The American fighting troops in WWII adopted it as ‘their song’, but I don’t have any recordings of that to share with you. Fortunately, perhaps.

Art Pepper (1925-1982) was a white alto saxophonist who led a life tormented by his heroin addiction, as harrowingly described in his autobiography, Straight Life. He certainly went through a lot of pain, which he expressed through his rendition of the song. I’ve read the book, I’ve listened to over a dozen albums carefully, and I admire his playing, but he doesn’t grab me viscerally. I don’t warm up to him. I don’t want to say that he brought his addiction on himself, and shouldn’t be pitied for it. Well, maybe I do. I have boundless admiration and affection for Bill Evans, a contemporary of his, also a white junkie. But I don’t pity him. If the junk informs the music, fine. But I want to listen to the music, not the junk.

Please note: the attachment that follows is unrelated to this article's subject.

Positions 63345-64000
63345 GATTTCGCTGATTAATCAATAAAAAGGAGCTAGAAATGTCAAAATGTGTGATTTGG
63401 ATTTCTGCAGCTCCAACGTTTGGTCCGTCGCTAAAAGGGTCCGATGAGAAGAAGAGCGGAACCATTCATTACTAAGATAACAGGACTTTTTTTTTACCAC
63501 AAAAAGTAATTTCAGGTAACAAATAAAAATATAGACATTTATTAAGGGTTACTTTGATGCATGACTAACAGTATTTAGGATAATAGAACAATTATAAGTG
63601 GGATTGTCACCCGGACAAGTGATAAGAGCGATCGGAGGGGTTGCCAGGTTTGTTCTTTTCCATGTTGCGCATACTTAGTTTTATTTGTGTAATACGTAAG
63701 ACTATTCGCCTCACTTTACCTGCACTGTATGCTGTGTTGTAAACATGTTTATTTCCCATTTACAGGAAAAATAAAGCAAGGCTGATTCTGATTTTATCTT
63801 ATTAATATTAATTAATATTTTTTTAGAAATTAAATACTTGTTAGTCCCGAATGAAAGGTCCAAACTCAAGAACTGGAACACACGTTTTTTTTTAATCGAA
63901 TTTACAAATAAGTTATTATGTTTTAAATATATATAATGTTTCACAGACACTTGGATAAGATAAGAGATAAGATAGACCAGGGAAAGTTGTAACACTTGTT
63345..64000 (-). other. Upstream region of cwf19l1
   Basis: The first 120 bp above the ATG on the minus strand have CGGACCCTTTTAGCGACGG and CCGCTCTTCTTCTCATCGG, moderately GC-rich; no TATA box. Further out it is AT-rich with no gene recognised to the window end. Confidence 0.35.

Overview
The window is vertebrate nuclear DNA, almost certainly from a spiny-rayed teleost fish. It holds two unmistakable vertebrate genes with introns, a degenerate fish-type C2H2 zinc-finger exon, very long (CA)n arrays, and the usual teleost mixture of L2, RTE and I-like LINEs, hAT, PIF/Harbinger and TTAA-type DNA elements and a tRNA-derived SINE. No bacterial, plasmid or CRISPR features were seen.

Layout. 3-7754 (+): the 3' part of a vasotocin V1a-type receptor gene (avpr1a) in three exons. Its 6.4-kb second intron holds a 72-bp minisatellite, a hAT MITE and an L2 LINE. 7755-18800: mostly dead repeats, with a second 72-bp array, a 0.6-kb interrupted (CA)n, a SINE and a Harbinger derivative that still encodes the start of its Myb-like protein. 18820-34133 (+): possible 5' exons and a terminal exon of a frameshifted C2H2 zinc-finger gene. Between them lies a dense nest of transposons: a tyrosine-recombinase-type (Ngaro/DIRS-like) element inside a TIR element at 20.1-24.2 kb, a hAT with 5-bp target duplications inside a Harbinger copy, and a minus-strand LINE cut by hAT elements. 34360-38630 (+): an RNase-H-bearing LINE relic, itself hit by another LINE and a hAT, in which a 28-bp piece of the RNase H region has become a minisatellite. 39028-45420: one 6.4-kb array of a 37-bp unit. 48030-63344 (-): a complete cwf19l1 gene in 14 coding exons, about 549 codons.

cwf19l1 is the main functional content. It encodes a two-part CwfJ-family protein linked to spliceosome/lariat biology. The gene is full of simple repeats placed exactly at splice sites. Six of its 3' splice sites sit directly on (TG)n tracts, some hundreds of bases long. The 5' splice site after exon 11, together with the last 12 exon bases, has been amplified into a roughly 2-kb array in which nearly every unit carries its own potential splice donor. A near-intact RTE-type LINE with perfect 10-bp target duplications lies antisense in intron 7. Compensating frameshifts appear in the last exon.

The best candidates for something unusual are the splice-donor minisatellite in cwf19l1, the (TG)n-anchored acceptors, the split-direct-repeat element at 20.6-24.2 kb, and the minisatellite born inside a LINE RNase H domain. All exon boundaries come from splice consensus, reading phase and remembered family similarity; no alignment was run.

Israel Kamakawiwo’Ole (you can call him Iz) also brought a whole pile of tsuris on himself. He was a 350 kilogram (that’s 770 pounds, Virginia) ukulele-strumming Hawaiian tenor whose version was a big hit a few years ago. Before you watch the clip (8 million hits on YouTube), I should warn you that he sings part of the song topless. That’s ok, he’s male (I think he is–it’s a bit hard to tell at that weight). Even though he botches the lyrics throughout, you do get to see both a Photoshopped rainbow (to illustrate the lyrics, in case you didn’t understand them) and shots of a local shindig scattering all the ashes (it’s a big urn) of the 38-year old into the Wakiki surf. What can I tell you? Not my cup of tea.